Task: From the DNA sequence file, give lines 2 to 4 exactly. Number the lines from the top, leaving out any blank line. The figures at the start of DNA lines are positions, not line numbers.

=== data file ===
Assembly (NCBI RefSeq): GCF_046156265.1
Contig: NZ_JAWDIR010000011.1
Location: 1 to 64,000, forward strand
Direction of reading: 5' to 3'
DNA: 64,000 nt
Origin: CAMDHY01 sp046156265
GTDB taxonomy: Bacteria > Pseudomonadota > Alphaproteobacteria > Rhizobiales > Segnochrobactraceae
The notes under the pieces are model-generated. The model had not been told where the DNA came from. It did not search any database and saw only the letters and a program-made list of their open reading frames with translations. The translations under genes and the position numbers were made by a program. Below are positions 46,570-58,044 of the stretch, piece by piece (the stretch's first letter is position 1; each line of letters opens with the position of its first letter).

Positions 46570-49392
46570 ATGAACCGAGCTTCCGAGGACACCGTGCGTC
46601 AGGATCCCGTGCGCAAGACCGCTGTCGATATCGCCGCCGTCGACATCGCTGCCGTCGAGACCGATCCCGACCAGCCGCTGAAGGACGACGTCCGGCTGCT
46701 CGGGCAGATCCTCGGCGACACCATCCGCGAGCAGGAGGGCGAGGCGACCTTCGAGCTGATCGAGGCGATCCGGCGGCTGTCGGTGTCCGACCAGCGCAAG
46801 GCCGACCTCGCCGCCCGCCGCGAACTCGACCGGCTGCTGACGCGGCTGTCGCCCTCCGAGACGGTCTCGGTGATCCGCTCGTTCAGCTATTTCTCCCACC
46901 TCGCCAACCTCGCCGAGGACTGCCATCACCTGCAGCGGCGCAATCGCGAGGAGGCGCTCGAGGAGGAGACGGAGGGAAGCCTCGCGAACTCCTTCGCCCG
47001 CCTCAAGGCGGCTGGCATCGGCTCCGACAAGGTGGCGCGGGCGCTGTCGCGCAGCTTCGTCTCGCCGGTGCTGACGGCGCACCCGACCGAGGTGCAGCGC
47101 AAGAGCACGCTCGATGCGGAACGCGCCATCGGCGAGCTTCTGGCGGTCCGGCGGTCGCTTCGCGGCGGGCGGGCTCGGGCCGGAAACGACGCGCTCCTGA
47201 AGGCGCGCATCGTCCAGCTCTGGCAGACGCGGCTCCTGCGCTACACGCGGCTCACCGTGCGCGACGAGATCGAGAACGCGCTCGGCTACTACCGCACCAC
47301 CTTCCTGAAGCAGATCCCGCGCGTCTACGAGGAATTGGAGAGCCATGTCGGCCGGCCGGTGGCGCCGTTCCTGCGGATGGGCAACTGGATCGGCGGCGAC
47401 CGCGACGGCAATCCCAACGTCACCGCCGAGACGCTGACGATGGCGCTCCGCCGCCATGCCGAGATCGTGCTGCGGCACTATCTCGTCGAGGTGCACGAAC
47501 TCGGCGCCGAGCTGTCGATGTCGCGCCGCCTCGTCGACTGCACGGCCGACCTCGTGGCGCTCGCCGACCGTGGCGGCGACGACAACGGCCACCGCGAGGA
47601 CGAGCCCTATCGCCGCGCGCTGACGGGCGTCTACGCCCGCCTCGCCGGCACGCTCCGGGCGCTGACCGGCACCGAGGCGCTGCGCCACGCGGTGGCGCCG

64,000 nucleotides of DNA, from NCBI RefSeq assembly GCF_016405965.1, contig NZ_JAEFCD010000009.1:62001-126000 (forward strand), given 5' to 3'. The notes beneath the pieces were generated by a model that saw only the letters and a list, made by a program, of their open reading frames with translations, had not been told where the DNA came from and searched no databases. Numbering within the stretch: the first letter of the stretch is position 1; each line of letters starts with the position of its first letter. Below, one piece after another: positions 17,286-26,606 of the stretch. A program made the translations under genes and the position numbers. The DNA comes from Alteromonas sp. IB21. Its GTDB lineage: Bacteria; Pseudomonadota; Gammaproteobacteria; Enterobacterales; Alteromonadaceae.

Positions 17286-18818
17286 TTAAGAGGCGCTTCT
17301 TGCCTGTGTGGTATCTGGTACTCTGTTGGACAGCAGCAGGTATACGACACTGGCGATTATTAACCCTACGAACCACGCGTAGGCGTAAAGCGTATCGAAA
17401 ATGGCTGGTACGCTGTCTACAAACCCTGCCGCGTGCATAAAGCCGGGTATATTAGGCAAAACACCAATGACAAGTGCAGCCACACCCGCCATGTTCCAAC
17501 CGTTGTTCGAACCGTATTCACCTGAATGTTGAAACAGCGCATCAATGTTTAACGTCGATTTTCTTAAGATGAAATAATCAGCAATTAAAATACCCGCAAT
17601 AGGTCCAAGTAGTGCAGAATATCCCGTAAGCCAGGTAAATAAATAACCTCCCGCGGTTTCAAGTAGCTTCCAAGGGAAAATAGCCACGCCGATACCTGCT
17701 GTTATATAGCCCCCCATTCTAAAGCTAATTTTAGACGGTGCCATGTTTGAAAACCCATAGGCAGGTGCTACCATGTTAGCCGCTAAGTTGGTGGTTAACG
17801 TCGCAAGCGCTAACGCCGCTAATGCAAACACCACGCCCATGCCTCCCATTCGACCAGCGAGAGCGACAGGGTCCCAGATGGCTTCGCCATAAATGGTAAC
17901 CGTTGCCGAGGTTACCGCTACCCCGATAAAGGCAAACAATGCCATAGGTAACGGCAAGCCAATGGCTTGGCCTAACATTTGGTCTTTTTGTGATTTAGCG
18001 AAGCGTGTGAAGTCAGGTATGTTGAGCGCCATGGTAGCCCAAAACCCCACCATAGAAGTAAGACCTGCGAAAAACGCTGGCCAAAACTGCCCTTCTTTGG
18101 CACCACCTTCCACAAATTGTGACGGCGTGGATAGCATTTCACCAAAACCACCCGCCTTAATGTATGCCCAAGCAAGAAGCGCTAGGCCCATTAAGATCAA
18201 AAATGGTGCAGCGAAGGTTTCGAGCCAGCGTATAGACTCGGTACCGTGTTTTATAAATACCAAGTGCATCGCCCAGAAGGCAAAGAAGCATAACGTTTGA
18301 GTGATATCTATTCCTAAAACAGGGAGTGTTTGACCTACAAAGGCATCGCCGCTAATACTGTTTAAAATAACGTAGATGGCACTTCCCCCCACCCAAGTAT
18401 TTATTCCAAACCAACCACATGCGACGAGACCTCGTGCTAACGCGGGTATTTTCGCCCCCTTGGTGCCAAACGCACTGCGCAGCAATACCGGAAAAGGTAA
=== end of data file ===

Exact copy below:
Contig: NZ_JAWDIR010000011.1
Location: 1 to 64,000, forward strand
Direction of reading: 5' to 3'